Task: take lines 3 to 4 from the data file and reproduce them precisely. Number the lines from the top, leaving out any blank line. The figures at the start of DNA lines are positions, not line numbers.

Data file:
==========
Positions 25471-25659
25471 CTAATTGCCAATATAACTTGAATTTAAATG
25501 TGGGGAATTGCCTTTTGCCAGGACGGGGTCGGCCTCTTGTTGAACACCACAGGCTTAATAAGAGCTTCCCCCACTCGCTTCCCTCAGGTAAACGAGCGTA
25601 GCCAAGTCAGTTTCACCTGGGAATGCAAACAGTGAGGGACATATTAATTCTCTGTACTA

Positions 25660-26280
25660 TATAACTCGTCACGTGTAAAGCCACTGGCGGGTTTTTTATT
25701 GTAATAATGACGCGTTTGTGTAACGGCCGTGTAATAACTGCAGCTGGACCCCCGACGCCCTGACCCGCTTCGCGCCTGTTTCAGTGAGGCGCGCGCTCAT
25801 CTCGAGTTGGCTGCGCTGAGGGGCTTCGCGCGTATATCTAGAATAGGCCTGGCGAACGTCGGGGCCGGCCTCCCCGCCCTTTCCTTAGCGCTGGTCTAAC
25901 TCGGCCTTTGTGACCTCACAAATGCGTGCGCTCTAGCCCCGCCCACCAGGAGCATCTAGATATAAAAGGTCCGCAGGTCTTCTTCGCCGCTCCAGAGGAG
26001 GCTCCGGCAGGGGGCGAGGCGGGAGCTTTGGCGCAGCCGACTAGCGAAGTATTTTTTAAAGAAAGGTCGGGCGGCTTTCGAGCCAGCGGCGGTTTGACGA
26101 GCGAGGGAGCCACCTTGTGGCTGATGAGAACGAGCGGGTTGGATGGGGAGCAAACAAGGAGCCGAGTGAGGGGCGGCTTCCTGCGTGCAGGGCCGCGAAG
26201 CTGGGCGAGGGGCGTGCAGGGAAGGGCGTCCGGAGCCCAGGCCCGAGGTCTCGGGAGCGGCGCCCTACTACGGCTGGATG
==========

25501 TGGGGAATTGCCTTTTGCCAGGACGGGGTCGGCCTCTTGTTGAACACCACAGGCTTAATAAGAGCTTCCCCCACTCGCTTCCCTCAGGTAAACGAGCGTA
25601 GCCAAGTCAGTTTCACCTGGGAATGCAAACAGTGAGGGACATATTAATTCTCTGTACTA